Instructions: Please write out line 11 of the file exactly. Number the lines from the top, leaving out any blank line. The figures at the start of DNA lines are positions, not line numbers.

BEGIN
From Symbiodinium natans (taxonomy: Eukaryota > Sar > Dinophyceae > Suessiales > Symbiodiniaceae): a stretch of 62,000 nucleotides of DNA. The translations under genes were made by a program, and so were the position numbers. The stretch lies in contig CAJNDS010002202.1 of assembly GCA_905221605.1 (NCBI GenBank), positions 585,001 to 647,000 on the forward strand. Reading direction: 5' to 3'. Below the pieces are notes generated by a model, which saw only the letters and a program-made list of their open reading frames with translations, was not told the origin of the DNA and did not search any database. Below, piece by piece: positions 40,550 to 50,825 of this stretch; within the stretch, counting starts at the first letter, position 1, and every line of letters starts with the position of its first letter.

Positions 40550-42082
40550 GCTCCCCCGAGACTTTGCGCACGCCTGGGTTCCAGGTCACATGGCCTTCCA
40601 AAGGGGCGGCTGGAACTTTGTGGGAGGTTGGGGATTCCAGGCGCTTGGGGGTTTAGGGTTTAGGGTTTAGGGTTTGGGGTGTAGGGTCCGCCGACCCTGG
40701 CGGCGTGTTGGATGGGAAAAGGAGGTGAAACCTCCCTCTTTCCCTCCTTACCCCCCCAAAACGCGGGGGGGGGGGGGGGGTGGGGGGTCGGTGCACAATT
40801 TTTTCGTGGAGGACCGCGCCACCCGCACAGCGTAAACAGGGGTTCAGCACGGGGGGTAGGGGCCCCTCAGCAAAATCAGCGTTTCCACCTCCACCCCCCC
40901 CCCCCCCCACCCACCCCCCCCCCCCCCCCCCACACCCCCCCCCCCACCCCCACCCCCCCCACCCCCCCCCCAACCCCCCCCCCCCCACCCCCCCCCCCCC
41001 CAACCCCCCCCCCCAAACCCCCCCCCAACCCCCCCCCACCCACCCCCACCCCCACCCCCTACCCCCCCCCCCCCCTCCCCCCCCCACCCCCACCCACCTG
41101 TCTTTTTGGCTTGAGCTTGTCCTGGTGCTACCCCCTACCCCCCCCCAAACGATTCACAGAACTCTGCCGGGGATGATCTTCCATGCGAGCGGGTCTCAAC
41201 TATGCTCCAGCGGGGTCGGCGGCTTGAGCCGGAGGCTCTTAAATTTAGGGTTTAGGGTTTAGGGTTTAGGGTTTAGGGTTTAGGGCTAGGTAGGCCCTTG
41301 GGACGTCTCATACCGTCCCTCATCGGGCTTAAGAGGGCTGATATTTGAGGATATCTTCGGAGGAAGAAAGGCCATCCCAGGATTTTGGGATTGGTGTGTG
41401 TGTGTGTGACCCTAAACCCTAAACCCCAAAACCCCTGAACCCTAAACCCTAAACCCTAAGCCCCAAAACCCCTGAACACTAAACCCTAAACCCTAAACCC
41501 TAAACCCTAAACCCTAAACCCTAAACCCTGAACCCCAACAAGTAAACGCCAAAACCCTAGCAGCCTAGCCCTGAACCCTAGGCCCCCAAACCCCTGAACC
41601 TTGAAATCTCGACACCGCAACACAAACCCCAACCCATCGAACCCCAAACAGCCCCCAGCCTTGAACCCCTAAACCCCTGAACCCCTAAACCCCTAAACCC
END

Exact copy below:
41301 GGACGTCTCATACCGTCCCTCATCGGGCTTAAGAGGGCTGATATTTGAGGATATCTTCGGAGGAAGAAAGGCCATCCCAGGATTTTGGGATTGGTGTGTG